Academic Integrity

Q: What is Plagiarism?
A: Plagiarism, also referred to as academic dishonesty or academic fraud, is the act of deliberately or accidentally presenting someone else’s ideas and efforts as your own.

Q: What constitutes plagiarism?
A: Plagiarism includes the following and similar actions:

Absent or Fraudulent Credit

  • failing to provide citations (give credit) for ideas, quotations, images, music that are not your own

  • cutting and pasting from the Internet and print sources

  • failing to put a quotation in quotation marks

  • giving incorrect information about the source of a quotation/idea

  • changing words but copying the sentence structure of a source without giving credit

Fraudulent Assignments/Content

  • copying so many words or ideas from a source that it makes up the majority of your work – whether you give credit or not

  • turning in someone else’s work as your own

  • buying papers from the Internet or other people

  • having someone else complete an assignment/test for you (for payment or not)

  • submitting an assignment that you completed for another course

  • falsifying or inventing data, quotations, information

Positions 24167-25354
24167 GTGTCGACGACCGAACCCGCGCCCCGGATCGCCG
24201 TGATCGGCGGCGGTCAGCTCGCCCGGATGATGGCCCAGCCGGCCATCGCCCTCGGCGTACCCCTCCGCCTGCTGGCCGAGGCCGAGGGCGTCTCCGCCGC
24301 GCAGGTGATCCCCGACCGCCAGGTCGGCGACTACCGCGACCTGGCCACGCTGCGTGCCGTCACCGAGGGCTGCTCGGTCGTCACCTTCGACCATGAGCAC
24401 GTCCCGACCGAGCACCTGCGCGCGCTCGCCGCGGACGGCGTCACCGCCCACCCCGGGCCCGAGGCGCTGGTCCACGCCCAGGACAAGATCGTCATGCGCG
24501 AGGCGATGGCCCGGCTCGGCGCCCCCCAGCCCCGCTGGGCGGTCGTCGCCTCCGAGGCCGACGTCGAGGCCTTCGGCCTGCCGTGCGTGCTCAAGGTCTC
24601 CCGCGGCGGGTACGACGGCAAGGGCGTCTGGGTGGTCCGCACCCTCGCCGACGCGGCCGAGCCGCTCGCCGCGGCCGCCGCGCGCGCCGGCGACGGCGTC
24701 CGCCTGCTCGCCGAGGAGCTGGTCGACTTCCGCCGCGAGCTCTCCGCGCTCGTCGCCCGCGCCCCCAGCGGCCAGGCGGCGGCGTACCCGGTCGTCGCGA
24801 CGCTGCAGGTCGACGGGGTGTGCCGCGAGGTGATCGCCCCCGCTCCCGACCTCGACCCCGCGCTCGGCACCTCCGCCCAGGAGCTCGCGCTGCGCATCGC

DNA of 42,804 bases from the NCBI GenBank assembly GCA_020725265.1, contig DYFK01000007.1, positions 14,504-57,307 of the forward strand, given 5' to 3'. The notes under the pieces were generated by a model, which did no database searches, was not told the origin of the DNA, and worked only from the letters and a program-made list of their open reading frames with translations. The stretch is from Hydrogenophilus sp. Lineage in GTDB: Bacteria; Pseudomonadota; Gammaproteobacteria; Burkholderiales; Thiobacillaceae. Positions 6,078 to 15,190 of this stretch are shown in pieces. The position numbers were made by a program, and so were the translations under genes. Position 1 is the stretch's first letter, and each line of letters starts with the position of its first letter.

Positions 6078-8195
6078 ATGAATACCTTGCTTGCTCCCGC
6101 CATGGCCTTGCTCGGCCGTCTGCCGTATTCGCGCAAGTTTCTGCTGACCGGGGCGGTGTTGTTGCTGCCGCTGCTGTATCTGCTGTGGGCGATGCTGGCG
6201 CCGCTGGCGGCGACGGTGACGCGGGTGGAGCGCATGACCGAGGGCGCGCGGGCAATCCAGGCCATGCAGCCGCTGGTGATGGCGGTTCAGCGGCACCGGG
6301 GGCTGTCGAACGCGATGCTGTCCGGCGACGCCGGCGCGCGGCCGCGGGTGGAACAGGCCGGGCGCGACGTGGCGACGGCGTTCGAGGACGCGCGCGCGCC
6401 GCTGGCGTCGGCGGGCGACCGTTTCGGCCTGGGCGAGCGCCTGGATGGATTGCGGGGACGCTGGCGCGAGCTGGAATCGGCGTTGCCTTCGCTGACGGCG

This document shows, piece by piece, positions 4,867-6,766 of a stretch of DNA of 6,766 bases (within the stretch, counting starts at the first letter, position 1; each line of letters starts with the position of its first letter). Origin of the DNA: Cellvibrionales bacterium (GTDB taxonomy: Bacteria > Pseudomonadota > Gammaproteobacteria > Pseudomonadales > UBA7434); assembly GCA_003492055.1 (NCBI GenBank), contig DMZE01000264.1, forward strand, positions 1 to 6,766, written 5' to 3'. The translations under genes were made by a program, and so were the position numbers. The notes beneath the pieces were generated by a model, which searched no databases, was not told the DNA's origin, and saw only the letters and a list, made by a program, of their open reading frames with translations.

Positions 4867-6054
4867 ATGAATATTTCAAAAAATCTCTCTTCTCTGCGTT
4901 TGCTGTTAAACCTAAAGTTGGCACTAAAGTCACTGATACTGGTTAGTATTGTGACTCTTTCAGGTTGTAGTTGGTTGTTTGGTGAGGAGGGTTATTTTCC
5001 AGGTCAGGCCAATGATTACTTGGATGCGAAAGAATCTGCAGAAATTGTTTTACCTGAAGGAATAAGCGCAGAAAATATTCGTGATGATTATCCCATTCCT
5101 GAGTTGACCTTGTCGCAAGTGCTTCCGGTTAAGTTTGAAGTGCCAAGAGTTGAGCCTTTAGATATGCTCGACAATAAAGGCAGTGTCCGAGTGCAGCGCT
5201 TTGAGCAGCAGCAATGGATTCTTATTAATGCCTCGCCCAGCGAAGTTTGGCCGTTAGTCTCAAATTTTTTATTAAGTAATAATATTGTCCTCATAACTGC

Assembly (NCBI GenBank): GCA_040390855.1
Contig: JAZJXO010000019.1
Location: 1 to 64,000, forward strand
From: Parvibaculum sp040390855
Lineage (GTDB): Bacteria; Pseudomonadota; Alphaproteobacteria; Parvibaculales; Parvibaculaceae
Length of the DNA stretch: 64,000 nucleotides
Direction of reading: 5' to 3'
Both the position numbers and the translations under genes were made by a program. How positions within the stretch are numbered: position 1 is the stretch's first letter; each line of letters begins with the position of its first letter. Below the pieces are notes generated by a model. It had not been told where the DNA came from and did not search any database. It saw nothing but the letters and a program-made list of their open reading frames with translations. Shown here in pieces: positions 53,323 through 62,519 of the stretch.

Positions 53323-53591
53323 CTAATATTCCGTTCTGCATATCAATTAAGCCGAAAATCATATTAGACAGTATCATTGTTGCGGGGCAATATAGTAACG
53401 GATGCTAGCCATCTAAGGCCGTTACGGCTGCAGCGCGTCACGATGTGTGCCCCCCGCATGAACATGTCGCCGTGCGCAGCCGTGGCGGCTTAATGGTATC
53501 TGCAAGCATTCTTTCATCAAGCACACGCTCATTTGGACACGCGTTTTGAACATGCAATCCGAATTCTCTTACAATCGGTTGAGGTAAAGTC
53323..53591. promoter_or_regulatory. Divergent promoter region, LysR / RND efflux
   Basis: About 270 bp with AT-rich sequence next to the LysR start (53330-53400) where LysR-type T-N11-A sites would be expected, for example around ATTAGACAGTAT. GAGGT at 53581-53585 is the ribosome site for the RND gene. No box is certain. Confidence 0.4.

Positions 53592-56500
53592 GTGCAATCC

Copying Other Students’ Work

  • copying or gathering information from another student on an assignment or in a test/exam – with or without consent

  • copying or gathering information from someone else’s homework with or without consent

Using Aids

  • bringing in and using notes, “cheat sheets”, formulae for a test/exam (unless permitted by the teacher)

  • using calculators and similar tools when not permitted

  • using smartphones to access notes or the Internet during a test/exam or an in-class assignment

  • using phones to text friends or parents for answers

Inappropriate Collaboration

  • working as a group or in partners when the assignment is not group work

Q: How will students be informed about plagiarism/academic fraud?

A: At the beginning of the semester in all classes, teachers will inform students of what are the behavioral and academic consequences of academic fraud.

Q: What are the potential consequences of plagiarism/academic fraud?


  • Work that is plagiarized or is not the student’s original material will not be included among the evaluation evidence that is considered for grading purposes.

  • Fraudulent work provides “zero evidence” of a student’s knowledge or skills related to the expectations being evaluated. A mark of zero will represent the student’s absence of that learning.

  • Where fraudulent work has been identified, the following consequences will be undertaken. The student will be required to complete an alternative assignment within the marking period to demonstrate achievement of the overall expectations.




  • Disciplinary meeting with teacher and/or VP

10, 11

  • Parents are notified
  • Disciplinary meeting with teacher and/or VP
  • Student is ineligible for school awards


  • Parents are notified 9if student is under age of 18)
  • Disciplinary meeting with teacher and/or VP
  • Student is ineligible for school awards
  • Principal will not sign post-secondary scholarship applications
  • Staff will not provide reference letters
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